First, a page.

We explain hereafter how to build a basis of functions for approximations of the reflection coefficient as a function of the angle of incidence. Usually the angle of incidence θ is represented indirectly by it sine sin θ or by the ray parameter p=sin θ/V, where V represents the velocity of the incident wave. In the following explanations we use the ray parameter p although any other representation of the angle of incidence may be used instead
Reference AVO Models
We assume that a distribution of K possible reference “reflector models” is available, that may be built e.g. from a priori information about the area of interest. By reflector model, we mean the value of the seismic parameters above and below the reflector. The seismic parameters involved can include densities, and P- and S-wave velocities, but also anisotropy or attenuation parameters or other relevant parameter having an influence on reflection coefficients. Any subset of the parameters mentioned here can also be used, that is sufficient to express the variation of the reflection coefficient with the ray parameter for any type of seismic wave of interest for seismic exploration.
Building of Reference AVO Curves
We choose a particular wave mode, and for each reflector model we calculate the reflection coefficient as a function of the ray parameter for this wave mode, using expressions available in the literature (e.g. Cervený, V., 1995, Seismic wave fields in three-dimensional isotropic and anisotropic structures, Lecture notes, University of Trondheim). The reflection coefficients calculated may correspond to P—P reflections, P-SH reflections (SH meaning horizontally polarized shear-wave), P-SV reflections (SV meaning vertically polarized shear-wave), SV—SV or any other combination of wave modes for the incident and reflected waves. We obtain this way a set of K reference AVO curves.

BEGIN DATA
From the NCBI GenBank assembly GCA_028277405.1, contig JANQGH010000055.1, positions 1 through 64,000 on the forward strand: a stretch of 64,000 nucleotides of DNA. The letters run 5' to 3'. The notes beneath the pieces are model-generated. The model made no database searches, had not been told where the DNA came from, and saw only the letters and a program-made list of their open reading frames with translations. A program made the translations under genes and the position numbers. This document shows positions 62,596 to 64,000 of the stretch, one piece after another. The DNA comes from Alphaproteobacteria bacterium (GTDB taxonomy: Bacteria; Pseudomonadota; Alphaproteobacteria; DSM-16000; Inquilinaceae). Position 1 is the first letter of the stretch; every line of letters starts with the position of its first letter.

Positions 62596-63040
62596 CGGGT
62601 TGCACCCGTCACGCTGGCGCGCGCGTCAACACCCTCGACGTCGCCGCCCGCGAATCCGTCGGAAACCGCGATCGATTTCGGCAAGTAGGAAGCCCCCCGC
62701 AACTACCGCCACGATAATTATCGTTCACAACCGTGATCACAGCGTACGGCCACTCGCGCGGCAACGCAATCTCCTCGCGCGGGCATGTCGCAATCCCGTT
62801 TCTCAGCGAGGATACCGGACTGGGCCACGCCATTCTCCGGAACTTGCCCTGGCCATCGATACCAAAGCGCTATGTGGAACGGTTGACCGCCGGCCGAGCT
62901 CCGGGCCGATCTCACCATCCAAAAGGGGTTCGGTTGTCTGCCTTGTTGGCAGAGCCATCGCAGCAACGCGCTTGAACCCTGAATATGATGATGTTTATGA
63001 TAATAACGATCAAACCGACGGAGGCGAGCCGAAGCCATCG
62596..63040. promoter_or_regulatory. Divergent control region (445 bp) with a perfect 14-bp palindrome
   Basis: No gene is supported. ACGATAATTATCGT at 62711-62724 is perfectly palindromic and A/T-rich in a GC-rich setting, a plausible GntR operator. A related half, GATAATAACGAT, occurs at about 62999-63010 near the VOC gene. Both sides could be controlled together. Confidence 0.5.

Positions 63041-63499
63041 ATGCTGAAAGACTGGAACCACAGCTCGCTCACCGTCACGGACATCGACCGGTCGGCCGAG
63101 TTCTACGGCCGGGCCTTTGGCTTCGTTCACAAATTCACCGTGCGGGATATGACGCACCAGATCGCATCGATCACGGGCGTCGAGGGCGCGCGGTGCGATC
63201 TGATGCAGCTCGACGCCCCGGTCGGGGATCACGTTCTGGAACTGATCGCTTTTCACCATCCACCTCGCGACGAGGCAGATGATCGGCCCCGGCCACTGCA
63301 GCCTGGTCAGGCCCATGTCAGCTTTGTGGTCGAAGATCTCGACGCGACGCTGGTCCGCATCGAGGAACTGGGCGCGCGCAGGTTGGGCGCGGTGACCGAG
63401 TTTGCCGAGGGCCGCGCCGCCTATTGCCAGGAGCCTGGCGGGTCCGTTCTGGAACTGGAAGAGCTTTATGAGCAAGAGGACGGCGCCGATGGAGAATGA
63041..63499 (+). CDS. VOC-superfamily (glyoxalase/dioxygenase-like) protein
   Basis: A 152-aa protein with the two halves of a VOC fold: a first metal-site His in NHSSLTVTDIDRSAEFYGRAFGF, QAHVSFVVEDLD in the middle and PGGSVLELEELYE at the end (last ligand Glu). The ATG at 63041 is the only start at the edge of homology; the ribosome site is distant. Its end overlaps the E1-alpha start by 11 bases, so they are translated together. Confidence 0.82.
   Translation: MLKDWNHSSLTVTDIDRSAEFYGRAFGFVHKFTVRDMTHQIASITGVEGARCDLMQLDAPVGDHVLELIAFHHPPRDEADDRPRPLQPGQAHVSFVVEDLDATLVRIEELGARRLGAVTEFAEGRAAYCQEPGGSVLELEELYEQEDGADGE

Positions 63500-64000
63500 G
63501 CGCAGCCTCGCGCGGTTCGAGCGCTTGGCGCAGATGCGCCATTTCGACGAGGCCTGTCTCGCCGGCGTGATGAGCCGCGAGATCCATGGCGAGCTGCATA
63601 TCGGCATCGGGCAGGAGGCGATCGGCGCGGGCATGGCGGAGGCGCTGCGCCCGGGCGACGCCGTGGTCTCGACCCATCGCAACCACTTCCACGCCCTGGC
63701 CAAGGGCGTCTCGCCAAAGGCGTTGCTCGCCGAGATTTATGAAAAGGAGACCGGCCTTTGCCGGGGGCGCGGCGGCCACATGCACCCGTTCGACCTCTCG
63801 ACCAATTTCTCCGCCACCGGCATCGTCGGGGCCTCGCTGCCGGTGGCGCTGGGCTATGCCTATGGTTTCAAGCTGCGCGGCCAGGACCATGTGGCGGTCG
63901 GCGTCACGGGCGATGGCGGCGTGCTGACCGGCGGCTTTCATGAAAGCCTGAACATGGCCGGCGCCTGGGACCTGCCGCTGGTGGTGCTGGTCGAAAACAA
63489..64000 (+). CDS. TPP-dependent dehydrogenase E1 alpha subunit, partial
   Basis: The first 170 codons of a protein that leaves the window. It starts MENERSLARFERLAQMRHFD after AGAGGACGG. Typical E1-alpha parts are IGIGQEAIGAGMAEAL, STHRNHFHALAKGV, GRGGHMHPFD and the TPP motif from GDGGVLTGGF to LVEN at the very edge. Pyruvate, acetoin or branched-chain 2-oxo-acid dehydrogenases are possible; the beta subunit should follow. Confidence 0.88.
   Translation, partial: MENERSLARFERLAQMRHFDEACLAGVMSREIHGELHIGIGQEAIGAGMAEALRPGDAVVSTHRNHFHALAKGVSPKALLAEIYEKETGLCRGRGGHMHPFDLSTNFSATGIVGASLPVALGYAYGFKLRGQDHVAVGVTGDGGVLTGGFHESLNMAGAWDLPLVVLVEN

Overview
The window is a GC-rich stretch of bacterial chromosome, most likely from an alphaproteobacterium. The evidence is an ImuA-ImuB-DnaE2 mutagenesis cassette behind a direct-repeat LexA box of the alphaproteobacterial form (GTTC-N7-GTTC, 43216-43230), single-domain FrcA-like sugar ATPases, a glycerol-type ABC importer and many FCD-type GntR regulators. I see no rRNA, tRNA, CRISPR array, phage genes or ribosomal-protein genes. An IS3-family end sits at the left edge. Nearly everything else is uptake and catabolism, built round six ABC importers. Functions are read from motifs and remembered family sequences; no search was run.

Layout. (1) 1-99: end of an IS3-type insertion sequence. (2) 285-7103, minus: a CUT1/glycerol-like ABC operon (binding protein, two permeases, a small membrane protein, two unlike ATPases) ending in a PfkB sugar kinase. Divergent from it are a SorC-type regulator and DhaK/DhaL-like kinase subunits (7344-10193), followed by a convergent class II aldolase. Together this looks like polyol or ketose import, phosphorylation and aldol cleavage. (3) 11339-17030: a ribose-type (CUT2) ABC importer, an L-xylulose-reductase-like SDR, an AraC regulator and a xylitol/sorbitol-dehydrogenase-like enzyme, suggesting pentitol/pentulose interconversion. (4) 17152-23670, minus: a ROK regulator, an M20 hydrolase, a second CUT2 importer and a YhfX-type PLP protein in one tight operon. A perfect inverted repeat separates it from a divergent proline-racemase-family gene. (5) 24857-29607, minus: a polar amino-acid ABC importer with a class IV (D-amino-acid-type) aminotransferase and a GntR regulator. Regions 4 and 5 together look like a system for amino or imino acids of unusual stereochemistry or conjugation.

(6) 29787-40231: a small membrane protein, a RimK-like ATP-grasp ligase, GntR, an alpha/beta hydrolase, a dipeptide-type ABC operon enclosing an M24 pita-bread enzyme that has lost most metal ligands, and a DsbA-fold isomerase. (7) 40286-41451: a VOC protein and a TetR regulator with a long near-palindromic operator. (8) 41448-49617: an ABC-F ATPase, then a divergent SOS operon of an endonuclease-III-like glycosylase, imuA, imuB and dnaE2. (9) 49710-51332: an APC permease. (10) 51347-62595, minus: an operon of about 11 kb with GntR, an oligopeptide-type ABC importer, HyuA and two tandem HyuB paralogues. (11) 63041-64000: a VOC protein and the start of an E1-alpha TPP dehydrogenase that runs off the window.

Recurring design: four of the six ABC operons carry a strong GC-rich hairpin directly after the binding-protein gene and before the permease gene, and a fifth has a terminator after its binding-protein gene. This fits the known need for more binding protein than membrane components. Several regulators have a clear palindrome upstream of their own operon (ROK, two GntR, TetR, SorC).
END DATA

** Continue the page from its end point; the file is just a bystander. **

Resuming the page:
Selection of a Set of Discrete Ray Parameter Values
A set of discrete ray parameter values is selected. This can be chosen for instance in order to cover the range of incidence angles at reflectors for a particular seismic survey. One may choose the values so that postcritical angles (angles larger than the critical angle) will be covered or not.
Construction of a Reference AVO Matrix
A reference AVO matrix is built such that its first column corresponds to the values of the first reference AVO curve for each discrete value of the ray parameter, the second column correspond to the second reference AVO curve, etc.
Construction of the AVO Basis Functions